I came cross a problem that when I use torch.autograd.grad method in multiprocessing job, the time cost for grad function becomes quite larger than I thought. Is this intentional?
I must admit that from your description it is a bit hard for me to know what is going on. Depending on your setup, it could be because the gradient had already been computed with parallelization. This could reduce the effectiveness of multiprocessing for the backward.
The pseudo codes are like below:
def average_gradients(model): size = dist.get_world_size() for param in model.parameters(): dist.all_reduce(param.grad.data, op=dist.ReduceOp.SUM) param.grad.data /= size def train(): for ep in range(1000): optimizer.zero_grad() a = torch.tensor(xxx) # multipulating a to derive tensor b c = torch.autograd.grad(b, a, create_graph=True) loss = nn.MSEloss((b, b_target)) + nn.MSEloss((c, c_target)) loss.backward(retain_graph=True) average_gradient(net) optimizer.step() if __name__ is '__main__': processes =  size = 4 for rank in range(size): p = Process(target=train, args=(rank, size, lock)) p.start() processes.append(p) for p in processes: p.join()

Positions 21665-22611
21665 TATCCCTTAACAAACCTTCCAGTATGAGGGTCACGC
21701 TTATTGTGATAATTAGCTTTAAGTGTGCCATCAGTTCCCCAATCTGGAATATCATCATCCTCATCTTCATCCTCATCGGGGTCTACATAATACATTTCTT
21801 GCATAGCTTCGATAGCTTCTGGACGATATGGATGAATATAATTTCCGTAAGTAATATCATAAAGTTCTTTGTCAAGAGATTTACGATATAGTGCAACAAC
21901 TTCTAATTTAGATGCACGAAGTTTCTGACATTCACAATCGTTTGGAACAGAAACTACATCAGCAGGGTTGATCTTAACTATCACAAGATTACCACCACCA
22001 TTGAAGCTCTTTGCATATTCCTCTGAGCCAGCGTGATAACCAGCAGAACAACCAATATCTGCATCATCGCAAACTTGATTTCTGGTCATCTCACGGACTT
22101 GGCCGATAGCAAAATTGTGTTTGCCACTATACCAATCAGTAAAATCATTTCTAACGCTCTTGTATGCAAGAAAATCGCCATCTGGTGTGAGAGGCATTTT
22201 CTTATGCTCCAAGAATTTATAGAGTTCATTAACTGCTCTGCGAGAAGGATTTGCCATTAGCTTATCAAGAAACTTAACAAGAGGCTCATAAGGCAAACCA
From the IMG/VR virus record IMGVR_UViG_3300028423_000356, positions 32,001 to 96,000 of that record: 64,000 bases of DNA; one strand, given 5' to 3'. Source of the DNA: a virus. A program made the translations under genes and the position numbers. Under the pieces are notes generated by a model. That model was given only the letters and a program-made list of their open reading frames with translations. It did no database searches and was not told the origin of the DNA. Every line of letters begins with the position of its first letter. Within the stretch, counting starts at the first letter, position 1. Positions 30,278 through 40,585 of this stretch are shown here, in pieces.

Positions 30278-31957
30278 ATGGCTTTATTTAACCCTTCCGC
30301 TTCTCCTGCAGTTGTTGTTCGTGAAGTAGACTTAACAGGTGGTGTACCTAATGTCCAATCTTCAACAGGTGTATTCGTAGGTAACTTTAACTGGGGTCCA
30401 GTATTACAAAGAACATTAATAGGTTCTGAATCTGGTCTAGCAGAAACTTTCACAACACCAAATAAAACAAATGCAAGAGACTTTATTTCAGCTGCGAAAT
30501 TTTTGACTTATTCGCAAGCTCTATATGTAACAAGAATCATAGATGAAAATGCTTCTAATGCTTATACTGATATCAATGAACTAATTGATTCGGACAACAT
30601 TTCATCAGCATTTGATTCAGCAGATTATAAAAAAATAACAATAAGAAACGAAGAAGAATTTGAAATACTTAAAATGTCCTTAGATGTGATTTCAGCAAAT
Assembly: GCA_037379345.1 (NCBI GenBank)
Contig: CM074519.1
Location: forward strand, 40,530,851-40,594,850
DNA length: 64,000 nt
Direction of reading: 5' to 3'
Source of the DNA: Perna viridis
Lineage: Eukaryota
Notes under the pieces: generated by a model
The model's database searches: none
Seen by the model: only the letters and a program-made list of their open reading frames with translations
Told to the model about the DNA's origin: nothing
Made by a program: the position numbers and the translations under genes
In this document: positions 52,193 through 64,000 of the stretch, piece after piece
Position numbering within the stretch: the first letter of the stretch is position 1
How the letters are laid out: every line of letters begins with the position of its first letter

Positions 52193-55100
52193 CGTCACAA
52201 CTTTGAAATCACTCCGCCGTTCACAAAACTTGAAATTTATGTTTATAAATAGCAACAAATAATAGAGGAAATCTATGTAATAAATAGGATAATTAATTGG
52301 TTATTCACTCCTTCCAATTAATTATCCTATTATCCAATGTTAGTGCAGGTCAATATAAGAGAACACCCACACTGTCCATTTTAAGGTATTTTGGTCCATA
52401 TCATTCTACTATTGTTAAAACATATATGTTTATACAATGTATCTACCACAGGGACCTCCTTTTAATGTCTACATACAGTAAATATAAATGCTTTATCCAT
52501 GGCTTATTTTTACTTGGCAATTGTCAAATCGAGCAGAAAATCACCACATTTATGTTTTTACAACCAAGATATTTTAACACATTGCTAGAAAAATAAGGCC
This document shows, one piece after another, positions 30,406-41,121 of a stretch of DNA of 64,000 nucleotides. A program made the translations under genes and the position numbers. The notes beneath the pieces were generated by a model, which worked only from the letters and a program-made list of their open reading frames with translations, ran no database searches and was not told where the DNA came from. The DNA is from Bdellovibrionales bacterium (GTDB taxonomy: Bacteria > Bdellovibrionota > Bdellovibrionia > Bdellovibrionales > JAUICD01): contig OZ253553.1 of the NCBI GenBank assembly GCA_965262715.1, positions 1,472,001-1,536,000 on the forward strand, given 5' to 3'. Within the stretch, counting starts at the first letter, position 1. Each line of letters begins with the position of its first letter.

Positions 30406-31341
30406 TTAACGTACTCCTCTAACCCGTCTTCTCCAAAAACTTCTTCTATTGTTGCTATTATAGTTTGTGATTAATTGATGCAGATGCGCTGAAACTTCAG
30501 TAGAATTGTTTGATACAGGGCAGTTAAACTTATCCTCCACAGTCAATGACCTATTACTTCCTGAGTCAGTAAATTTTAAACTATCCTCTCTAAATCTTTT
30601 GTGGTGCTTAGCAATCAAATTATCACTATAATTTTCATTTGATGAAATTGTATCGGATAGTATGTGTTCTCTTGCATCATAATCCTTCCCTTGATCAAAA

I set different value of size to test, the main time consuing part is torch.autograd.gard method. The smaller value of size, the faster for this line computing.
This looks quite ok (note that you don’t need the retain_graph in the backward call).
What is problematic for you? Can you give concrete example of what is slower than you expect?
I found the problem. When you create a new subprocess, pytorch sets the maximum number of potential useable threads by default (depends on how many cores in your current node). After I set_num_threads to 1 or 2, the speed behaves like what I expected.